Option One ... Touchscreen Desktops ( and Laptops )

zHiIIkD.jpgXDbhqIv.jpg


Option Two ... Pen Input

Targus announces Touch Pen for any Windows 8 PC ( NeoWin 2013-01-03 )

KI6OcYk.jpg


Option Three! ... Arm waiving

Asus to bundle Leap Motion's gesture control system with laptops and all-in-ones ( TechSpot 2013-01-03 )

Leap Motion's hardware to be bundled with some Asus PCs ( NeoWin 2013-01-03 )

Kinect is probably coming soon ( Microsoft late as usual, reminds me of IBM beaten by Compaq with the i386 )

Good thing they changed that EULA to thwart class-action lawsuits! :yes:

EDIT: wording, changed "Strikes" to "Options" ( too many mixed metaphors ), updated image URLs, and again

Edited by CharlotteTheHarlot
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Personally, and as said, I have had very good experience with using pens as a replacement for the mouse.

But this OBVIOUSLY ONLY applies to a "tablet like almost horizontally held" device (like my good ol' Concerto and to my good ol' Sony P910i) or to "traditional" graphic tablets, NOT on the example illustrated in the "Strike Two".

If you need to extend your arm and "write" on a vertical or almost vertical surface, such as one may be used to on a traditional blackboard you will soon get tired (and BTW in case of OCR of the handwriting the result will be most likely much worse, as when you write normally on a piece of paper your wrist/hand lies upon the desk and it is not "suspended in mid-air).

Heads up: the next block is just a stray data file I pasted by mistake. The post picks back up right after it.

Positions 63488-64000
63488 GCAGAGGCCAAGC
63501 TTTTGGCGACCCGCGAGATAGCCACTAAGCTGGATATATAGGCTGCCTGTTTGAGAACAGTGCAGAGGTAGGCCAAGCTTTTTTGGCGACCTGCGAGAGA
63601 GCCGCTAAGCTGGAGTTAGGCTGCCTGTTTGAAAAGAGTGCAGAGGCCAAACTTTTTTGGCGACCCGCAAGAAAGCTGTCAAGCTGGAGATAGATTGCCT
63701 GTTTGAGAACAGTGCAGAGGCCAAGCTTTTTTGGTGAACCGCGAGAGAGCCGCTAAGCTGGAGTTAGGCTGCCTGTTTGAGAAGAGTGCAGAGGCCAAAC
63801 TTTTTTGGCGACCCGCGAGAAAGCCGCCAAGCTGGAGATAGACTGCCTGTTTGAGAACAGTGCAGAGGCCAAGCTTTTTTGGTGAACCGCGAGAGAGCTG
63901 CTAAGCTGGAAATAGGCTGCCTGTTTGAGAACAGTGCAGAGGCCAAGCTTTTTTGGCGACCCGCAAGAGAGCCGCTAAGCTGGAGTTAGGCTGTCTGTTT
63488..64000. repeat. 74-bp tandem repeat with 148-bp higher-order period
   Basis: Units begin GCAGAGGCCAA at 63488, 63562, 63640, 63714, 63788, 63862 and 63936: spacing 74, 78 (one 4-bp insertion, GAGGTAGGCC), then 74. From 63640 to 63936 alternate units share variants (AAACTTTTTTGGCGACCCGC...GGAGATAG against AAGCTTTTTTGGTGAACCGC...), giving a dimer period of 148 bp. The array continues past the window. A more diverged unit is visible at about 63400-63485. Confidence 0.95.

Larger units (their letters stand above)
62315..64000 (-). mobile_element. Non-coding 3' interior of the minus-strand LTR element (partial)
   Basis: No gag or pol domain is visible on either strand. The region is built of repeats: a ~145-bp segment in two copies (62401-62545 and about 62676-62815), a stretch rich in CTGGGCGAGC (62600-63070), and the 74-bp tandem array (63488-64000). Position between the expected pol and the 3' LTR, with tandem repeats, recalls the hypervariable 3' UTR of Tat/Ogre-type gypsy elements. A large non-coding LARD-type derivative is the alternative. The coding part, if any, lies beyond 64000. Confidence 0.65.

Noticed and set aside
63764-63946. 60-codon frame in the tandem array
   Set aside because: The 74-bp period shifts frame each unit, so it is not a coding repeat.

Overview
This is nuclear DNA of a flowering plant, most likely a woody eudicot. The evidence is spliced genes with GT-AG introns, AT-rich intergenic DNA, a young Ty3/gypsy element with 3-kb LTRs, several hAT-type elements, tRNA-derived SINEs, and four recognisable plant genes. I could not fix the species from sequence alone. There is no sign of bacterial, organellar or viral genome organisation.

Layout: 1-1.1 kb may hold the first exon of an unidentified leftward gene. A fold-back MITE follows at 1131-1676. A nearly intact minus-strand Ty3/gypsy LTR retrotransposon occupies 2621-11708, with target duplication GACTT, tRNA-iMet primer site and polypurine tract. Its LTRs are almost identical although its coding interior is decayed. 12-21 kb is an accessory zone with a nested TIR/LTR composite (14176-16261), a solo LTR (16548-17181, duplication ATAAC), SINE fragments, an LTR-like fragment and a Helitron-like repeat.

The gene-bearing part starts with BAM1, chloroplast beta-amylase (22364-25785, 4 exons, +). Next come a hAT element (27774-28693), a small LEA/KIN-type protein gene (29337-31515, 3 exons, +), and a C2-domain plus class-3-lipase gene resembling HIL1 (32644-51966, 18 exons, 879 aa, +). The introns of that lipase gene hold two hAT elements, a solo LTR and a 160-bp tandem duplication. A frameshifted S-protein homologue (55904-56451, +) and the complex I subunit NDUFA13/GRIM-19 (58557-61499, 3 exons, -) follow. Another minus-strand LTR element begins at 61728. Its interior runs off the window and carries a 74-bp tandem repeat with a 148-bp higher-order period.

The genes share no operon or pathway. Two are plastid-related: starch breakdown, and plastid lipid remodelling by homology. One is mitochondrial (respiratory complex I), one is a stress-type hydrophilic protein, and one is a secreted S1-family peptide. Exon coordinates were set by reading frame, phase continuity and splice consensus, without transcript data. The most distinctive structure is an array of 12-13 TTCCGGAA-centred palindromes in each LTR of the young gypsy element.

jaclaz

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If you need to extend your arm and "write" on a vertical or almost vertical surface, such as one may be used to on a traditional blackboard you will soon get tired (and BTW in case of OCR of the handwriting the result will be most likely much worse, as when you write normally on a piece of paper your wrist/hand lies upon the desk and it is not "suspended in mid-air).

jaclaz

I think most people actually put their arms flat on whatever surface (no pun intended) they are writing on. A touchscreen makes me think this would be quite difficult to do without sending cursors all over the place.

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I think most people actually put their arms flat on whatever surface (no pun intended) they are writing on. A touchscreen makes me think this would be quite difficult to do without sending cursors all over the place.

Yep, but I guess it would be trivial *somehow* to "filter out" any "touch" that is larger than a pen point. :unsure: and in any case, if you try it, writing with your hand "suspended" but with your elbow "pivoting" on the desk surface (still no pun intended) or held against your body is not that bad.

I just measured my actual workplace.

I have a desk with a (telescopic/extending from underneath the desk) keyboard and mouse holder.